December 1, 2016 • Life for Leaders
Jesus called them together and said, “You know that those who are regarded as rulers of the Gentiles lord it over them, and their high officials exercise authority over them. Not so with you. Instead, whoever wants to become great among you must be your servant, and whoever wants to be first must be slave of all.
Three weeks ago, we encountered Jesus’s call to servanthood. As you may remember, in Mark 9 the disciples were arguing about which one of them was the greatest. In response, Jesus said, “Anyone who wants to be first must be the very last, and the servant of all” (9:35). In chapter 10, the disciples are once again seeking their own exaltation and Jesus is once again emphasizing the call to servanthood.
In Mark 10, James and John had come to Jesus asking to share in his glory by sitting on his right and left hand (10:37). In such positions, they would receive both honor and exceptional authority. After Jesus explained to the brothers that they really had no idea what they were asking, the other ten disciples became upset. Partly they were angry over the arrogant audacity of James and John. It’s also likely that the other disciples secretly wished they had beaten James and John to the punch. They also wanted exceptional glory and power.
Jesus seized this teachable moment to reveal something radical about his understanding of leadership. Gentile leaders “lord it over” their people (10:42). But followers of Jesus must walk a different path. “Whoever wants to be great among you,” Jesus said, “must be your servant” (10:43). According to Jesus, the way of glory, the way of authority, the way of leadership is the way of servanthood. The word translated here as “servant” is diakonos, from which we get our word “deacon.” But the Greek word doesn’t refer to someone in church leadership. Rather, it denotes a person who serves in some subservient and humble role. A diakonos (the word sometimes referred to a table waiter), cared for the needs of others rather than his or her own needs.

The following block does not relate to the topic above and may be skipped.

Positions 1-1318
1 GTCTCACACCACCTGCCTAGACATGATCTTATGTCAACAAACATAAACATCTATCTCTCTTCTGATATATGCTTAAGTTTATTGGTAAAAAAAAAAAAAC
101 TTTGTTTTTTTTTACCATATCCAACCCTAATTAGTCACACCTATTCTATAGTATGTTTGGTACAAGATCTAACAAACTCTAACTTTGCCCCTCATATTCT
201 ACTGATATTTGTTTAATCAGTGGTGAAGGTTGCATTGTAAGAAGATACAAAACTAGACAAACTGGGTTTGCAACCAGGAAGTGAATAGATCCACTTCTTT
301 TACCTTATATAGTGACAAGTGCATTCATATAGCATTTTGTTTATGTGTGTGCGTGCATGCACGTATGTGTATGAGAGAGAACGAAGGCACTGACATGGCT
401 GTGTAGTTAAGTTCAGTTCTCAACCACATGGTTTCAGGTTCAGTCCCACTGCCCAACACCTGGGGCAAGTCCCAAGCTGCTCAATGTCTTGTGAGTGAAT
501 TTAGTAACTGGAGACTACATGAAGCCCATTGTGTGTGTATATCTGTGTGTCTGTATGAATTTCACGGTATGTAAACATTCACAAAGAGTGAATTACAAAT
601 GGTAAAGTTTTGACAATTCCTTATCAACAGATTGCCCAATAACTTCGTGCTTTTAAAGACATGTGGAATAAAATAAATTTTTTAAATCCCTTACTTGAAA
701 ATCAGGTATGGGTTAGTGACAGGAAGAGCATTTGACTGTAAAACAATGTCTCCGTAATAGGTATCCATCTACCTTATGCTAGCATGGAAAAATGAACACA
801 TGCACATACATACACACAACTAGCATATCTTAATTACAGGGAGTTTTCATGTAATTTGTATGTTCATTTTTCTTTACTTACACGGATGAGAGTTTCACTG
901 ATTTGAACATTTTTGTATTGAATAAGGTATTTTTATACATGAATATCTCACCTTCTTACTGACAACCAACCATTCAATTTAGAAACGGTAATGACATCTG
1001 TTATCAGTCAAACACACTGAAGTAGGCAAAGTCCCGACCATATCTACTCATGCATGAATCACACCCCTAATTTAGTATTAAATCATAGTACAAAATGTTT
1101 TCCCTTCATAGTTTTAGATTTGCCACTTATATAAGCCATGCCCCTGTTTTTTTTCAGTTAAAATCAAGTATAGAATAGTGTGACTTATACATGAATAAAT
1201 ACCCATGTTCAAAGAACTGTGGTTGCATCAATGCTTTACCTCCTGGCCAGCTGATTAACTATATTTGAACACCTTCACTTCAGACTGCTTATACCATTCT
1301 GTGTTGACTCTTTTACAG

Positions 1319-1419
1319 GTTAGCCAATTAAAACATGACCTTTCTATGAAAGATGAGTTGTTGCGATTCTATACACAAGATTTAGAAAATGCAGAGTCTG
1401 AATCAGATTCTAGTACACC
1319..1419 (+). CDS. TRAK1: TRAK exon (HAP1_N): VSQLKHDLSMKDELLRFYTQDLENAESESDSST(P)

We who follow Jesus today are called to serve others even as we serve our Lord. If we are leaders, we are called to servant leadership. This notion can be as counter-intuitive and counter-cultural as it was in the first century. Leaders in our day are often anything but servants as they seek power and glory. Following the way of Jesus will not be easy as we seek to serve, not only our superiors, but also our colleagues and even those over whom we have organizational authority. Our focus will be, not on our own advancement or position, but on the needs and concerns of others. Whether we’re at home or in the workplace, at church or in the community, we will seek to be leaders who serve others in humility and love.
QUESTIONS TO CONSIDER:
When you hear the phrase “servant leadership,” what or who comes to mind?
What helps you to be a servant leader?
Are there contexts in your life where you need to grow as a servant leader?
Lord Jesus, thank you for making it clear that your way is not the way of the world. We are to be leaders of an altogether different character. As you know, servant leadership doesn’t come naturally to us. Nor is it prized in our culture. Sometimes even the church exalts authoritarian and gloriously charismatic leaders. So if we’re going to be servant leaders, we have our work cut out for us. To be more precise, you have your work cut out for you, Lord, as you transform our thinking and our attitudes.
Help me, Lord, to be a servant leader in my work. May I see the needs of my coworkers and reach out to care for them. May I lift up those who are officially below me, seeking to honor them and acknowledge their contributions. Help me to exercise the authority given to me with humility, always seeing myself first and foremost as your servant, and therefore the servant of others. Amen.
Explore more at the Theology of Work Project online Bible commentary: The Grace of God (Mark 10:23-31)
Dr. Mark D. Roberts is a Senior Strategist for Fuller’s Max De Pree Center for Leadership, where he focuses on the spiritual development and thriving of leaders. He is the principal writer of the daily devotional, Life for Leaders, and the founder of the De Pree Center’s Flourishing in the Third Third of Life Initiative. Previously, Mark was the Executive Director of the De Pree Center, the lead pastor of a church in Southern California, and the Senior Director of Laity Lodge in Texas. He has written eight books, dozens of articles, and over 2,500 devotions that help people discover the difference God makes in their daily life and leadership. With a Ph.D. in New Testament from Harvard, Mark teaches at Fuller Seminary, most recently in his D.Min. cohort on “Faith, Work, Economics, and Vocation.” Mark is married to Linda, a marriage and family counselor, spiritual director, and executive coach. Their two grown children are educators on the high school and college level.